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Papa Momodou Jack, BA (Hons) MPhil

Papa Momodou Jack, BA (Hons) MPhil

PhD Candidate at the Department of Geography and Churchill College

Momodou's research examines the role of ethnicity, gender, and socio-economic status in explaining differences in health outcomes under the Community-Based Health Insurance scheme in Ethiopia

Biography

Prior to commencing the PhD in Geography programme at the University of Cambridge, Momodou worked as a Consultant at PwC in London, where he supported a range of international development projects in Africa and Asia. He holds a BA (Honours) in Geography from Newcastle University, where he completed a substantive study on the Ghanaian National Health Insurance Scheme and its implications on indigent health, and an MPhil in Development Studies from the University of Cambridge.

Having lived in Botswana, The Gambia, Kenya, Nigeria, Rwanda and Zimbabwe, Momodou has developed a passion for envisioning alternatives to conventional development, to actively reassess and re-learn the realities of the Global South that move beyond the central tenets of 'modernisation-as-development' thinking. He aims to bridge the divide between scholarship and the implementation of health policies by contributing cutting edge and relevant research that addresses current challenges faced by institutions and society, grounded in theoretical rigour, with practical applicability.

Career

  • September 2015 - August 2017: Consultant at PwC/Strategy& (UK).
  • August 2014 – September 2014: Management Consulting and Corporate Finance Intern at KPMG (Botswana).
  • June 2014 – August 2014: Corporate and Indirect Tax Intern at PwC (UK).
  • July 2011 – July 2011: Finance Intern at Agency for Cooperation and Research in Development (ACORD) International (Kenya).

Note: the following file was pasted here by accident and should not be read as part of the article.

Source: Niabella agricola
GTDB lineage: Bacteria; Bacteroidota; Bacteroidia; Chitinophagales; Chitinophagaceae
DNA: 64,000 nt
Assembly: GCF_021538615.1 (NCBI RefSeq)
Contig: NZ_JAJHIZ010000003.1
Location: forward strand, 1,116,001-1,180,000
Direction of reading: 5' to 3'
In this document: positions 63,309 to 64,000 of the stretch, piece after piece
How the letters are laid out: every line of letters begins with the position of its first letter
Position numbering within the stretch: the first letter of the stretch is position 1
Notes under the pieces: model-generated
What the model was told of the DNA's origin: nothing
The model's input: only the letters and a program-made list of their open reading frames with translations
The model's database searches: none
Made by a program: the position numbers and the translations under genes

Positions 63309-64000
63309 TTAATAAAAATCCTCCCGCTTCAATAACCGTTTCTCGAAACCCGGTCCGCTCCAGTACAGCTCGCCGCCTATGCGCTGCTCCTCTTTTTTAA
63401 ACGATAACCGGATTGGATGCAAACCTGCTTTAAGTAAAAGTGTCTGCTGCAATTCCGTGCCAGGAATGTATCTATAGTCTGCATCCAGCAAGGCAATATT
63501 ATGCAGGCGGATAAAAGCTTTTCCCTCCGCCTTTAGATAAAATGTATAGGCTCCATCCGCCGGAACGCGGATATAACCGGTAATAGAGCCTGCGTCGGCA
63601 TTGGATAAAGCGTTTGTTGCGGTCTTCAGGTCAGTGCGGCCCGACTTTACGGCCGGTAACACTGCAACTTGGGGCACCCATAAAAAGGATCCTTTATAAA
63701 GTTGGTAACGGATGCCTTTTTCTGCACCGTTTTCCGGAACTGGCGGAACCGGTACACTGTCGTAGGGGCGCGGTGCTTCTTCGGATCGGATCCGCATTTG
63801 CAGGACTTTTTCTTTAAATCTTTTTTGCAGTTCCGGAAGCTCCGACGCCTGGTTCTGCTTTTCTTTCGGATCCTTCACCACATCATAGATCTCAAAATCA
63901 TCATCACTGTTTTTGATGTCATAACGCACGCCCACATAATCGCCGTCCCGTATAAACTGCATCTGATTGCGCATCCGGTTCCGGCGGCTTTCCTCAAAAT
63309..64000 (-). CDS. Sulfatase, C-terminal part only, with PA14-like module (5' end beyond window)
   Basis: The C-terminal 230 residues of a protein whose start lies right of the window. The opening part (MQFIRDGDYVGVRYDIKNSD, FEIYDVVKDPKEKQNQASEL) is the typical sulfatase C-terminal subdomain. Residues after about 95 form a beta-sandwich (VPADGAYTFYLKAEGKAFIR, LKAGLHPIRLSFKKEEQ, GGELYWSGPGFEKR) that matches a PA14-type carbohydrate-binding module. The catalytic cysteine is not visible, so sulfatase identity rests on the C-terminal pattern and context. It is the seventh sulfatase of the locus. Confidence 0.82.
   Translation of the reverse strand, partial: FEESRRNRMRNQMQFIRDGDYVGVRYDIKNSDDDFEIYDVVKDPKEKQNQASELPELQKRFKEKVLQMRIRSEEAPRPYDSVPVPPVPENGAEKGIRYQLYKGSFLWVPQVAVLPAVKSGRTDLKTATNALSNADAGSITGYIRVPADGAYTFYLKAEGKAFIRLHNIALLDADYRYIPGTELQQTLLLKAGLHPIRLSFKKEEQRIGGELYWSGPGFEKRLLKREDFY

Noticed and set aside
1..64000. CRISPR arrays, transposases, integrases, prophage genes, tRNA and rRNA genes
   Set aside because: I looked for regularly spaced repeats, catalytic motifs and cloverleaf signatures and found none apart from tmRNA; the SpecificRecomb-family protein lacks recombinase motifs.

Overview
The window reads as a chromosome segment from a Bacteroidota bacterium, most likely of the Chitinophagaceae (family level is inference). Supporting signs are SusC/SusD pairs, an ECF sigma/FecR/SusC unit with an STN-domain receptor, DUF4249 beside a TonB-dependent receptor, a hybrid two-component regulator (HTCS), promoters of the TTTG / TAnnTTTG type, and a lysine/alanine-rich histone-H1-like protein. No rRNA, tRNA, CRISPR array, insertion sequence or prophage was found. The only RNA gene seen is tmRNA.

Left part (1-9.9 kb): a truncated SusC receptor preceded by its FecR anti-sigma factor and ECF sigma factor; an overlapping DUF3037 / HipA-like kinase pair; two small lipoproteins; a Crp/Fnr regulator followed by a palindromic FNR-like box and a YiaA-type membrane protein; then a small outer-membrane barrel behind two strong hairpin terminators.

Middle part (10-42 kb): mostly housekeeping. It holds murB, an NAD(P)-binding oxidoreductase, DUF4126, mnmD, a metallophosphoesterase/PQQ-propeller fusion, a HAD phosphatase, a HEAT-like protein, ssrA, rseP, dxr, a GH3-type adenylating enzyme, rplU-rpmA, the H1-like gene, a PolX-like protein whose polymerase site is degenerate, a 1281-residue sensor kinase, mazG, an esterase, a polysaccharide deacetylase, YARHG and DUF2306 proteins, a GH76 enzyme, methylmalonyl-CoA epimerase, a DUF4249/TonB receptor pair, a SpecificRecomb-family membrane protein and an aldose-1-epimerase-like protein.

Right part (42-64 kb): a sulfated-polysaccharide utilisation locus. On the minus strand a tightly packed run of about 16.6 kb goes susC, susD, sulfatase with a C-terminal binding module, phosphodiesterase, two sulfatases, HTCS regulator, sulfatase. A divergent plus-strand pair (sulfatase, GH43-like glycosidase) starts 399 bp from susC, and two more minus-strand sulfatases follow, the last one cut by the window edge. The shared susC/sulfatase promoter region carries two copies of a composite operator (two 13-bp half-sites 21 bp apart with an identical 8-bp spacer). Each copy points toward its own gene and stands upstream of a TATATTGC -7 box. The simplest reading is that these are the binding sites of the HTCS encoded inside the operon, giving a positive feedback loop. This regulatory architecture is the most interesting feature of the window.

• June 2009 – June 2009: Finance Intern at the World Health Organisation (Rwanda).

Qualifications

  • 2018 – Present: PhD Candidate in Geography, Department of Geography, University of Cambridge.
  • 2017 – 2018: MPhil in Development Studies, Centre of Development Studies, University of Cambridge.
  • 2012 – 2015: BA (Honours) Geography, Newcastle University.

Awards

  • Gates Cambridge Scholarship (2018).

Research

The last four decades have seen health become a central part of the global agenda, as evidenced by the unprecedented political attention to health challenges in developing countries, and by the heterogeneity of new actors engaged in development assistance for health (Murray et al, 2011). Despite this centrality, a large proportion of academics still focus solely on health schemes in the Global North, and the remaining few that have evaluated interventions in developing countries have rarely considered the impact that various inequities and power dynamics have on health outcomes in a comprehensive and inter-related way.

This study will use a mixed methods approach (primarily based on semi-structured interviews, but contextualised using analysis of existing health survey data) to examine the roles of ethnicity, gender, and socio-economic status in explaining differences in health outcomes under the Community-Based Health Insurance (CBHI) scheme in Ethiopia. In doing so, this study will analyse regional variations in health outcomes in Ethiopia under current political and socio-economic systems, and provide practical recommendations on improving existing and future policies and programming.

In addition, this study will evaluate the extent to which the CBHI scheme can contribute to the attainment of the health-related target of the Sustainability Development Goal (SDG) framework in Ethiopia; namely "Goal 3: Ensure healthy lives and promote well-being for all at all ages" (United Nations, 2017, online). It will also examine the role of intergovernmental organisations (IGOs), non-governmental organisations (NGOs), and traditional healers in filling the health provision gap for both insured and uninsured indigents. Given the rapid growth in population across Africa in the medium term, coupled with falling mortality rates and an ageing population, health policies will not only need to address issues of quality and inequity, but also adapt to changing demographics.

Publications

Conferences

  • March 2019, Kigali (Rwanda): Presentation on the National Health Insurance Scheme and its implications on indigent health in South Tongu district, Ghana at the 2019 Africa Health Agenda International Conference.

External activities

  • Member of the Cambridge Group for the History of Population and Social Structure.
  • Member of the Geographies of Health Reading Group.